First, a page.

Saturday, November 06, 2010

Access Control

After a user is authenticated and logon to a system, its access to resources on a computer or network system are controlled by access control modules.

Discretionary Access Control(DAC)
In a DAC model, a subject has complete control over the objects that it owns and the programs that it executes. Owner associates each of its objects with an access control list (ACL), containing a list of users and their level of access to this object. DAC is based on the owner's granting and revoking of privileges. Access to an resource is denied by default unless explicitly authorized. Most of today's OS are using DAC model.

The key weakness of DAC is that it suffers from Trojan horse attacks.

Mandatory Access Control(MAC)
MAC is the most strict of all levels of control. The MAC model targeted for systems in which confidentiality has the highest priority, such as military or government agencies. In a MAC enforced system, both subjects and objects will get assigned clearance levels(security labels). The administrator takes control of security label defintion and assignment. Access to objects are constrained by policies on the security clearance, which are also defined by administrator. The general access rule is no read up, no write down following the Bell-Lapadula Model, but it's also possible to exptend and define dedicate rules depending on the practical security requirements. MAC is fine-grained and can provide row or column level access control.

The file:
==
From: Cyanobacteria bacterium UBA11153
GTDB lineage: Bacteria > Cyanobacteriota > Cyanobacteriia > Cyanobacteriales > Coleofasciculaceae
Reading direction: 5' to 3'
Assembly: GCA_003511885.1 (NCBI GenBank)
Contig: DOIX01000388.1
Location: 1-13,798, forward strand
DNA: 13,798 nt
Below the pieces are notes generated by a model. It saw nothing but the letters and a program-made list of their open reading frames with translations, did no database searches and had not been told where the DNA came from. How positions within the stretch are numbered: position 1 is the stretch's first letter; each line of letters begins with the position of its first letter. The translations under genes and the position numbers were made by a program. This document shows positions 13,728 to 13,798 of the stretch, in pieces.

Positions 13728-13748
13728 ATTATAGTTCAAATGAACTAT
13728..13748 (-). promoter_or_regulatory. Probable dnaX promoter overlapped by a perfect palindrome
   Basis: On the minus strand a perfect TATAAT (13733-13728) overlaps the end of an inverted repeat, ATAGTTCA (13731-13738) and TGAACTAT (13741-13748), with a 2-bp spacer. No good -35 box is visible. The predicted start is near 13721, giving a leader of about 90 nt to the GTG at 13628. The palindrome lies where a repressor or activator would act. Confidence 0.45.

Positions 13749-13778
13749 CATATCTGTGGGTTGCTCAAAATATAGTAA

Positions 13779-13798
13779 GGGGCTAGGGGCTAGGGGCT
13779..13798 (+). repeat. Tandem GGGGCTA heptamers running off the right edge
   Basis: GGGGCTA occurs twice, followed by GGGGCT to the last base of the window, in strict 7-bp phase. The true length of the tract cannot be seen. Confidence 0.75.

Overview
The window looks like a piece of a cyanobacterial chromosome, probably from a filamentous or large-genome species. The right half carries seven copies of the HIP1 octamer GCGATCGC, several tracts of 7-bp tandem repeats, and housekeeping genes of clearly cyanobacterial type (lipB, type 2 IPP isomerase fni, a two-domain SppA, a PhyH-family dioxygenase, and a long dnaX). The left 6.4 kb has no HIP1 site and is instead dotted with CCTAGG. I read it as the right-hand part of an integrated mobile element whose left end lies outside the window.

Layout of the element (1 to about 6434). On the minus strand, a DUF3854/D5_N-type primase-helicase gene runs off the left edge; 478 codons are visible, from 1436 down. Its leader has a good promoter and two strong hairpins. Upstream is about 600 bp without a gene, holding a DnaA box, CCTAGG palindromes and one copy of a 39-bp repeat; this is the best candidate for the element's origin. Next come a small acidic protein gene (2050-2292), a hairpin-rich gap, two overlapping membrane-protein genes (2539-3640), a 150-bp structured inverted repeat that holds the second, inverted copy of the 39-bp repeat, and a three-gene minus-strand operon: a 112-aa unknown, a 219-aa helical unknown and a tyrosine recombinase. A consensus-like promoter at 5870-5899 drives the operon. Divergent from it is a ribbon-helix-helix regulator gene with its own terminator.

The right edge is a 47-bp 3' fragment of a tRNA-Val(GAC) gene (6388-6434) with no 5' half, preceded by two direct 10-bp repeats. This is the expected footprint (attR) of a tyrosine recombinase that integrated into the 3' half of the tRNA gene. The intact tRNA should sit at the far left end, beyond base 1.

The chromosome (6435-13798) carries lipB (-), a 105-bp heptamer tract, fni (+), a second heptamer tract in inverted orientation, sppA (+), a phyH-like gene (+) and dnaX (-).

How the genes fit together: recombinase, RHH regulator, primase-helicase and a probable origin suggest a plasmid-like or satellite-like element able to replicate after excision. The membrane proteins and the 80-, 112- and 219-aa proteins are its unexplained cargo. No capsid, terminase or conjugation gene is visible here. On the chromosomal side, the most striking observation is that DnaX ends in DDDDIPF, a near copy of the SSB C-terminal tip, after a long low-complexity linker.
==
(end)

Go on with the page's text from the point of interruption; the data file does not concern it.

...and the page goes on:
Often seen as the most secure access control environment, MAC also requires extra effort in pre-planning in order to be effectively and securely implemented. It also calls for continuous system management overhead to control new users, objects, and changes of security label defintions.

Oracle 9i has implemented label security to meet the MAC requirements and provide row level access control, and hierarchy labels are coded as numeric values. DB2 also provides LBAC to provide MAC for both row and column. The security label is composed of one or more security label components of three types: arrays(hierarchy), sets and trees.

Role Based Access Control (RBAC)
In a RBAC system, user also doesn't have discretionary access to objects. Instead, administrator create roles with a collection of permissions for different job functions or responsibilities. Each user will be assigned to one or more roles, and delegated all the privileges associated with that role. RBAC greatly simplifies the management of individual user rights and authorizations.

Many database systems have some implementation of RBAC, including Teradata, Oracle, DB2, SQL Server.

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